One day before Michigan Democrats go to the polls, Bernie Sanders on Monday campaigned for president in Michigan and set the record straight on Hillary Clinton’s dishonest distortion of his record on an automobile industry rescue package.
... used a Sunday night debate in Flint, Michigan, to disingenuously mischaracterize Sanders record on the auto industry. In fact, Sanders voted for the carmaker bailout.
... “It is absolutely untrue to say I voted against helping the automobile industry and workers," Sanders told the Grand Rapids, Michigan, television station.
... Sanders said, Clinton “went out of her way to mischaracterize” his record of support for auto workers. “There was one vote in the United States Senate to support the automobile industry and, of course, I voted for it. To say otherwise is simply not telling the truth,” he said.
... To read more on Sanders' record of supporting the auto bailout, click here.
Clinton's last-minute, misleading accusation is a tactic known as "Gotcha politics." This is a tactic where a politician attempts to lure or entrap an opponent by use of a supposed fact, gaffe, mistake or statement that makes it appear the opponent is a hypocrite or untrustworthy. Then the politician "pounces," hence the term "gotcha." It is often used just before an election so the opponent has little time to respond with the correct facts. The tactic depends on voters not receiving accurate information in time.
The debate was Sunday. Tuesday is the Michigan primary. This leaves little time for Sanders to explain the reality of Clinton's "Sanders is against autos and auto workers" implication. This likely means it will cause votes that might have gone to Sanders in the primary to instead go to Clinton, or to just stay home. As the Washington Post explanation puts it, "[I]t seems like she's willing to take the gamble that fact checkers may call her out for her tactic Sunday -- but that voters won't."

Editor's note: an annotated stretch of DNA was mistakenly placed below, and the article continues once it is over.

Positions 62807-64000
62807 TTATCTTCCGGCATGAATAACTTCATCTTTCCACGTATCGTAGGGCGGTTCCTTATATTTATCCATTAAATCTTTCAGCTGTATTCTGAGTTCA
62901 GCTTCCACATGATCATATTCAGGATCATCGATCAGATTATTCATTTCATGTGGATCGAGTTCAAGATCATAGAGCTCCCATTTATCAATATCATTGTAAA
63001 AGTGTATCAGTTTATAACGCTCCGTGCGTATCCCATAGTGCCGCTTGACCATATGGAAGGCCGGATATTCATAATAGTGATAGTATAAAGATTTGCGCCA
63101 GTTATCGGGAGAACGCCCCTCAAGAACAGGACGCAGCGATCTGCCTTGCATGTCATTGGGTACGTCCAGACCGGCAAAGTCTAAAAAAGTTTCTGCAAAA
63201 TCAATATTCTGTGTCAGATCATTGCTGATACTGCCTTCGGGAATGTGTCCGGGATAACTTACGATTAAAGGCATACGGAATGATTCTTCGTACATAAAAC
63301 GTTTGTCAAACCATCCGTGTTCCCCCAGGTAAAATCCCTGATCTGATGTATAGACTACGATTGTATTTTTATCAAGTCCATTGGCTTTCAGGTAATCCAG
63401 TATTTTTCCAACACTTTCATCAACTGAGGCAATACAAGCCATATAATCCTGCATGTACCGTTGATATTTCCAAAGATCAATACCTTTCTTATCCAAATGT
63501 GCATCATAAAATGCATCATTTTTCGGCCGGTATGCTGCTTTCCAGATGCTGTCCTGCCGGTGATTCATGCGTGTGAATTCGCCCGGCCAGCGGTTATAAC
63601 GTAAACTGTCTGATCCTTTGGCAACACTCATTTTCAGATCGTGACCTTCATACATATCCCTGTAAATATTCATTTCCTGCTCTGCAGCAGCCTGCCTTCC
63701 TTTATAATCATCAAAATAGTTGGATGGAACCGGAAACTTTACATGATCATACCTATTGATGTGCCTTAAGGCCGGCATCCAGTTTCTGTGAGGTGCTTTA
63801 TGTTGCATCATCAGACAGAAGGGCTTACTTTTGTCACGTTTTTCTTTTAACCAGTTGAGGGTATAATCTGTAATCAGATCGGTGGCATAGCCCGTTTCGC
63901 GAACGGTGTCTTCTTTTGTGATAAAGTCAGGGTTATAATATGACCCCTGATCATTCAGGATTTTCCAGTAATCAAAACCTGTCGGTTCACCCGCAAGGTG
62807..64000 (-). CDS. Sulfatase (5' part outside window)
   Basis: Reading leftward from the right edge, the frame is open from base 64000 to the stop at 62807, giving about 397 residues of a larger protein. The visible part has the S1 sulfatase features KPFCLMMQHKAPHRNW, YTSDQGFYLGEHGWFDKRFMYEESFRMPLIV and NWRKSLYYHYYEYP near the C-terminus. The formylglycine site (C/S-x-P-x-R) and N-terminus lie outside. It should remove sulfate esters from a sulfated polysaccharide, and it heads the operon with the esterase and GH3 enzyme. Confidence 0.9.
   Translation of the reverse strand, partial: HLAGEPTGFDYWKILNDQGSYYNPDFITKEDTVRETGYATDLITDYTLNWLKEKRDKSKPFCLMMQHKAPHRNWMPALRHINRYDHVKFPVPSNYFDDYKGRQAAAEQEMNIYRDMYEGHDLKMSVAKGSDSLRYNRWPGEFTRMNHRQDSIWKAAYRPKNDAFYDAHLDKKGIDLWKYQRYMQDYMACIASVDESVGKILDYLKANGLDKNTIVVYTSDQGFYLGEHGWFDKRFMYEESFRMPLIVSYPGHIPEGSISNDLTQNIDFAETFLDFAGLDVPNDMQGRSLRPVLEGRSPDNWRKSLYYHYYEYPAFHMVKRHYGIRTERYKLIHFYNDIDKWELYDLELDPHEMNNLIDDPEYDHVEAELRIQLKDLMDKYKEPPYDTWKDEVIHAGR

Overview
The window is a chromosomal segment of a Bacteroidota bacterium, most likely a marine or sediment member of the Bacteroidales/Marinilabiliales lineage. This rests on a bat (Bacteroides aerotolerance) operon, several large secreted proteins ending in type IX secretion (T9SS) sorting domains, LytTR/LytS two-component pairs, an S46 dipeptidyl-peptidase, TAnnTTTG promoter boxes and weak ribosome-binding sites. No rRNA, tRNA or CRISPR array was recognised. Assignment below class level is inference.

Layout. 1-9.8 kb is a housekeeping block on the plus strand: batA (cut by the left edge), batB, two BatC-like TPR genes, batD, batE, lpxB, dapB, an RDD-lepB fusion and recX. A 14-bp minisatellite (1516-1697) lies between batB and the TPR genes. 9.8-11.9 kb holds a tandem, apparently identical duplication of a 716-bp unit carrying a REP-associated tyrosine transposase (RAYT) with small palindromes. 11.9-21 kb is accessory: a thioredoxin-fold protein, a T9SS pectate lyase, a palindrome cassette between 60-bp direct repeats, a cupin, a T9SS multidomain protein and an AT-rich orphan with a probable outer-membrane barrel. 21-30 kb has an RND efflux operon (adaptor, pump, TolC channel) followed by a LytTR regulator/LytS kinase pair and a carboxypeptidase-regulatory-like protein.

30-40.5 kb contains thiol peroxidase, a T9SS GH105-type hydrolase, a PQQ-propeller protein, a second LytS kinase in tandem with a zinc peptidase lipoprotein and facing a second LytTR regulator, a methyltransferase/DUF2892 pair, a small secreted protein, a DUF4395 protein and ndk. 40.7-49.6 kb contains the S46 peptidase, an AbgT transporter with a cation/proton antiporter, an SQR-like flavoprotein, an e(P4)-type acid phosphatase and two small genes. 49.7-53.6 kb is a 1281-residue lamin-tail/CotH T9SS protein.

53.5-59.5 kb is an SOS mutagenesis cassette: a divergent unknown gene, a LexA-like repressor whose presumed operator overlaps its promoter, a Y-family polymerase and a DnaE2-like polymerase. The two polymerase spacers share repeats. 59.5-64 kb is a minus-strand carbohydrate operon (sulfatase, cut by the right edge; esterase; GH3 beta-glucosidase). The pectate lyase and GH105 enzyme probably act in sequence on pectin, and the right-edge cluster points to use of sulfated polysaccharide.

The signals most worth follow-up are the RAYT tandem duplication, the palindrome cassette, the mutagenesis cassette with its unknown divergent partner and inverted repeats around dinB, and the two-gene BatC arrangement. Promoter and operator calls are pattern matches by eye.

Is There A Cost?
This kind of "90's-style" politics is a "scorched earth" tactic, leaving little goodwill in its wake. In the short term it might gain votes, even win a primary, but those votes bring with them longer-term costs.
Over time, as the fact-checking of Clinton's "gotcha" accusation unfolds, Clinton risks increasing voters' perception that she has a "trust" problem. Winning a primary with a tactic that risks increasing voter perception that she can't be trusted could cost her.
Worse, many voters are tired of this "old-style" politics of misleading voters in order to gain votes at any cost. They prefer to hear accurate information and real policy discussion that addresses the country's real problems. This is part of the reason Sanders' campaign is drawing such enthusiasm. Gaining votes by accusing Sanders of something being "against" auto companies and workers could cause many Sanders voters to decide not to support Clinton if she becomes the party's nominee for president.
'Gotcha' politics doesn't just harm the candidate using it in the longer term, it also breeds public cynicism about the political system in general. Clinton supporter Lanny Davis wrote a 2006 book, "Scandal: How 'Gotcha' Politics Is Destroying America." The book's Amazon description explains, "Davis tells us how this poisonous atmosphere is damaging not just politics but American society as a whole."
The stakes are very high in this election, and if Clinton is the nominee she is going to need goodwill – and all the votes she can get. Isn't there a higher road with lower risks that Clinton can follow in this campaign?